In operation, at a first position of rotator 50, FIG. 5, opening 70 is aligned with upper transfer passage 74 from reservoir 46. Piston 60 is extended rightwardly to expand bore 52 and transfer oil from reservoir 46 through passage 74 and opening 70 into bore 52. Upon 180° counterclockwise rotation of rotator 50 to the position shown in FIG. 6, opening 70 is now in alignment with the lower passage 76 leading to metered oil output 77 supplying oil to the engine. Plunger 60 is cammed back inwardly leftwardly into bore 52 by cam 72 to contract bore 52 and push the oil therein out through opening 70 into passage 76. Upon another 180° of rotation, rotator 50 returns to the position shown in FIG. 5 to begin the next cycle.
Various alternatives are known in the art, including multiple pistons, each being cammed during a cycle of revolution of the rotator and providing multiple metered oil outputs, for example for increased capacity for multiple cylinder engines. Various structures are also known for adjusting the length of the travel stroke. For further background, reference is made to U.S. Pat. Nos. 4,034,830, 4,036,326, 4,043,711, 4,231,716 and 4,797,073, all incorporated herein by reference, and to Mercury Marine, Brunswick Corp., Outboard Service Training Notebook 90-90592, page 109, 1986.
FIG. 7 shows a marine outboard drive unit 100 having a powerhead 102 including a two-cycle internal combustion engine 104 and having a lower depending driveshaft housing 106 extending downwardly from the powerhead and having a lower submerged propeller 108. The unit is mounted to the transom of a boat by transom bracket 110. Cowl 112 encloses engine 104. Mounted below the cowl and partially around driveshaft housing 106 is a U-shaped oil tank 114, FIG. 8, which is the subject of the above noted copending application Ser. No. 07/360,273, filed June 2, 1989, entitled "Marine Outboard Drive With Oil Tank". Oil tank 114 has a first aperture 116 in the top thereof with an upstanding fitting 118 for filling the tank with oil, for example from a fill tube 120 within cowl 112. Fill tube 120 is the subject of above noted copending application Ser. No. 07/360,272, filed June 2, 1989, entitled "Marine Outboard Drive With Oil Tank Fill Tube". Tank 114 has a second aperture 122 in the top thereof for receiving a draw tube and indicator assembly 124 for drawing oil from the tank and for indicating the level of oil in the tank. Assembly 124 is the subject of above noted copending application Ser. No. 07/360,274, filed June 2, 1989, entitled "Marine Outboard Drive With Oil Tank Draw Tube and Indicator". The oil is drawn by oil pump 126, which is the subject of the present invention. Oil pump 126 is above tank 114. Oil pump 126 has a gear 164 driven by gear 166 on engine crankshaft 128 in crankcase 130 and pumps oil to carburetor 132 as controlled by throttle 134 through control cable 135. Tank 114 has a third aperture 136 with an upstanding fitting 138 providing a vent for the tank and receiving purged oil and air from pump 126, to be described.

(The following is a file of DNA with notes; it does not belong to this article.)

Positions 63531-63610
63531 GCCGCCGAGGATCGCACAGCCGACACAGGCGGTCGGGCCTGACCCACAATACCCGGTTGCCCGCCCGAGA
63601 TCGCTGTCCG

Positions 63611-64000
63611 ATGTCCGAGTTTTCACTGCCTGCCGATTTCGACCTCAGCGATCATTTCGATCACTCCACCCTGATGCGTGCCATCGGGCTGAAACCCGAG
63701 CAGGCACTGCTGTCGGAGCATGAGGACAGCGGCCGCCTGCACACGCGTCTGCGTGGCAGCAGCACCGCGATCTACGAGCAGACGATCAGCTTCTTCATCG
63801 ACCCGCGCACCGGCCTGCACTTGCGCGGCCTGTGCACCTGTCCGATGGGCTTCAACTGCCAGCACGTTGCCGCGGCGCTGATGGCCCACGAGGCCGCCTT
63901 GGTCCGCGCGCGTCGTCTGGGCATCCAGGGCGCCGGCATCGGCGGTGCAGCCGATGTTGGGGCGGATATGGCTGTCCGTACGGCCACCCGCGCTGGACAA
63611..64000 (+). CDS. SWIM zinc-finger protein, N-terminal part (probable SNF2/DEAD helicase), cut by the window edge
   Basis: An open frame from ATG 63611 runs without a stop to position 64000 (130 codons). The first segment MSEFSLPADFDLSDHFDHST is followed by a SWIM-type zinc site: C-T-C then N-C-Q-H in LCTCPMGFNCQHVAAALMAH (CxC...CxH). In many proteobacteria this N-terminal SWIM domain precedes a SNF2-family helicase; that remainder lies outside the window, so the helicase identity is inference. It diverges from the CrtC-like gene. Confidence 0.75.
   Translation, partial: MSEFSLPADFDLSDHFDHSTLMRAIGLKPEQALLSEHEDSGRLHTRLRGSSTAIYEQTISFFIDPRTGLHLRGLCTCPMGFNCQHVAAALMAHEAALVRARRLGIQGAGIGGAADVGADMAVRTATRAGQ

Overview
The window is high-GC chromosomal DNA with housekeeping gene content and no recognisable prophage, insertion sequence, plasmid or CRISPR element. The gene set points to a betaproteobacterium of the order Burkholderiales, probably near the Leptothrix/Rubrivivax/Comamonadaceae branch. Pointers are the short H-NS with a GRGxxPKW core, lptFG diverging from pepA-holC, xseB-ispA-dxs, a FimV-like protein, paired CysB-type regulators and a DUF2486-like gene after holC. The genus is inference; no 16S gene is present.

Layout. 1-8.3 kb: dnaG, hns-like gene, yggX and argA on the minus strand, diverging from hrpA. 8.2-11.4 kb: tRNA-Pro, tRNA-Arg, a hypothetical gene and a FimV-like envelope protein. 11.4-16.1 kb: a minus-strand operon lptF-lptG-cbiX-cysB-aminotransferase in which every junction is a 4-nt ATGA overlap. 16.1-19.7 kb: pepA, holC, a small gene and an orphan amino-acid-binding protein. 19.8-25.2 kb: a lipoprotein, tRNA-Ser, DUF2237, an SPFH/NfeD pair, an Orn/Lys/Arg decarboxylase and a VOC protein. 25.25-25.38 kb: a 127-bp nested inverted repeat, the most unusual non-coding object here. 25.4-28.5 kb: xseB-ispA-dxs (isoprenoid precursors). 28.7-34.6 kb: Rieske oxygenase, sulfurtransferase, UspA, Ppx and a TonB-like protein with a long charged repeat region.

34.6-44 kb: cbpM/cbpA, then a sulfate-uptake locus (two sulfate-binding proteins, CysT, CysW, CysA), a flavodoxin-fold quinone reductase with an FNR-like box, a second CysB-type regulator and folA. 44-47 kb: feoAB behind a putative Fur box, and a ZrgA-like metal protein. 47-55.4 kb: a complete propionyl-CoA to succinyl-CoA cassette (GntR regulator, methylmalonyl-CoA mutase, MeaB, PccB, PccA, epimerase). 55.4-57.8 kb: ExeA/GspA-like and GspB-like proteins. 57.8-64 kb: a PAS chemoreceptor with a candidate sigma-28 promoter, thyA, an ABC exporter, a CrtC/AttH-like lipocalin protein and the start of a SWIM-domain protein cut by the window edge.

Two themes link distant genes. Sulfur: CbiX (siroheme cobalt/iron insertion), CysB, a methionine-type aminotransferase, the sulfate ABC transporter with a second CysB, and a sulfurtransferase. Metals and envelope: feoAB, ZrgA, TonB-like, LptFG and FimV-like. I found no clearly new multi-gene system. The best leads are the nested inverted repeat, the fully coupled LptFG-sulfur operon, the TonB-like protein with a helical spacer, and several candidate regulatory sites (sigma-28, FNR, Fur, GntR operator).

Pump 126, FIG. 9, includes a pump body 140 having a cylindrical chamber 142, FIGS. 10, 11. A cylindrical rotator 144 is in chamber 142. Rotator 144 has a bore 146 extending axially thereinto, and has a radial opening 148 in its cylindrical sidewall communicating with bore 146. Pump body 140 has a reservoir 150 at the end of cylindrical chamber 142. Piston 152 is axially reciprocal in bore 146 in rotator 144 and is biased rightwardly outwardly therefrom by spring 154 such that the outer end of piston 152 extends beyond the right end of rotator 144 and is biased into engagement with right end wall 156. End wall 156 is mounted to pump body 140 by screws such as 158. End wall 156 includes a tab or tang 159 with an aperture 159a for mounting control cable 135 therethrough. The inner or left end of piston 152 is within bore 146. The left end of rotator 144 has gear teeth 160 engaged by driving worm gear 162 which in turn is driven at teeth 164 by gear ring 166, FIG. 8, on crankshaft 128. Worm gear 162 rotates rotator 144 in pump body 140.